30. OralPrednisonevs.OralDexamethasone Qureshi F .J Pediatrics 2001

  31. Oral Prednisone vs Oral Dexamethasone Pred.Dex. • Admit, from ED 12% 11% • Relapse 7% 7% • Admit, after relapse 17% 20% • Symptoms at 10 days 21% 22% • Vomited in ED 3% 0.3 • Noncompilance4% 0.4 Qureshi F .J Pediatrics 2001

  32. Moderate AsthmaTreatment Recommendations • Beta2 agonists may be delivered by SVNs or MDIs with holding chambers • Ipratropium bromide should be given as a single dose or concurrently with first 3 Beta2agonist treatments • Prednisone should be given early ASAP -If emesis • Methylprednisolone IV • Dexamethasone: orally or IM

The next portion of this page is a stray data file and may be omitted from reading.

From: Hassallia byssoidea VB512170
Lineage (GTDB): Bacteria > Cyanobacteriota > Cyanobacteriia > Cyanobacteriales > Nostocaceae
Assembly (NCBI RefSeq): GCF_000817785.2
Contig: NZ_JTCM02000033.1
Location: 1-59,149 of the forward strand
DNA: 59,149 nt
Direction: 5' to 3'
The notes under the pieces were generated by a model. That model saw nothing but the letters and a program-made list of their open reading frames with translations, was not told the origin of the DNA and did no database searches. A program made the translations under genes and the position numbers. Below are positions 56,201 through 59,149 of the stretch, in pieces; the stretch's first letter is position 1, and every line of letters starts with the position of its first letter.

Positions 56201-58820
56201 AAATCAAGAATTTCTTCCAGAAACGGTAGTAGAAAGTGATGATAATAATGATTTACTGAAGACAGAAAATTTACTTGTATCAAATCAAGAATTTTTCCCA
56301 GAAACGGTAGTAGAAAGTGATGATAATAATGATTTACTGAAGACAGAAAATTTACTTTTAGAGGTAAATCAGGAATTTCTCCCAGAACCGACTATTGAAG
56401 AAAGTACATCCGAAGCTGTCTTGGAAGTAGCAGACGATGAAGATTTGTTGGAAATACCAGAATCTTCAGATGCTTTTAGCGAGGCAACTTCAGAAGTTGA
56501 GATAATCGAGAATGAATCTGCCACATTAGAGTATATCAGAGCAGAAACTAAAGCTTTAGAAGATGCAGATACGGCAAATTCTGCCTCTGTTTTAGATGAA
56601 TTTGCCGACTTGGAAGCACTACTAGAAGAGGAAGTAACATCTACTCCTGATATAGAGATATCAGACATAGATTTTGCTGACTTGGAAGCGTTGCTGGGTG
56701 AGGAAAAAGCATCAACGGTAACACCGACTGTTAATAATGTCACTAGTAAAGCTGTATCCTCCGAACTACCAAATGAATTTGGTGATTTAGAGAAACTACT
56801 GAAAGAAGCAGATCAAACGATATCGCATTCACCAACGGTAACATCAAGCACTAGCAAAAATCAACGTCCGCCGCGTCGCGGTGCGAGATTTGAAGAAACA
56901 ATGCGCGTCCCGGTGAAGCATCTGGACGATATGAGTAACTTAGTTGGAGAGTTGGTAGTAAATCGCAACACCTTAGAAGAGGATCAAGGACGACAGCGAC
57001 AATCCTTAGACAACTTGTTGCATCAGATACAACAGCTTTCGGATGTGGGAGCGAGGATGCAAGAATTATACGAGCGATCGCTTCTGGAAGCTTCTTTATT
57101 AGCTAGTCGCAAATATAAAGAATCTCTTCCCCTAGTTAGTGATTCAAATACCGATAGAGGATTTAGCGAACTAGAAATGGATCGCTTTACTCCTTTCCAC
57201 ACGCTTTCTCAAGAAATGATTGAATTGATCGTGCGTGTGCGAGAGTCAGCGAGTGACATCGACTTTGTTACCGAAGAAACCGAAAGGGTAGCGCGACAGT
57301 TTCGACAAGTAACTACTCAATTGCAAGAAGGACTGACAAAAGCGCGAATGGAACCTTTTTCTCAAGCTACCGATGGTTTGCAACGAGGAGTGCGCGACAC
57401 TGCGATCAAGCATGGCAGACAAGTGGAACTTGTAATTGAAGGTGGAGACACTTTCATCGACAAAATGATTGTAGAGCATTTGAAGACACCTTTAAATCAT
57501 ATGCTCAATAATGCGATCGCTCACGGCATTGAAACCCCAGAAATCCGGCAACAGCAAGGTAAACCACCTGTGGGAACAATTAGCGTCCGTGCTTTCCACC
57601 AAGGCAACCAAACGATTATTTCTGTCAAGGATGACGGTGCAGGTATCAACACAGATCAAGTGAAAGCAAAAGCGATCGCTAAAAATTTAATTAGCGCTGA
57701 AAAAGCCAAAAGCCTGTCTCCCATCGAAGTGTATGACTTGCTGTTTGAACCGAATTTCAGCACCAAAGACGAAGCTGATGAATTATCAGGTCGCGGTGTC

33. Albuterol nebulization or MDI Prednisone1 O2 If Pulse Ox < 92% Albuterol q20-30 mins. Ipiatropium with albuterol No improvement Marked Improvement Slightly improved Hospitalize Discharge home Continue albuterol q30 mins. Disposition Management of Moderate Asthma

  34. Disposition • Discharge : • PEF > 70% predicted, • Symptoms are minimal or absent, • Sufficient medications can be prescribed and maintained • Outpatient care can be established within a several-days time frame • EDUCATION..

  35. Disposition Observed for 30 to 60 minutes for symptom recurrence • hospitalization : • prior history of a sudden, severe exacerbation • prior intubation or ICU Admission • ≥ two hospitalizations in the past year • current steroid use or recent wean from steroids • medical or psychiatric comorbidity • low socioeconomic status or urban residence

  36. POST EMERGENCY DEPARTMENT CARE • Short-term Medications - Beta-agonist Therapy - Corticosteroids - Inhaled steroids • Education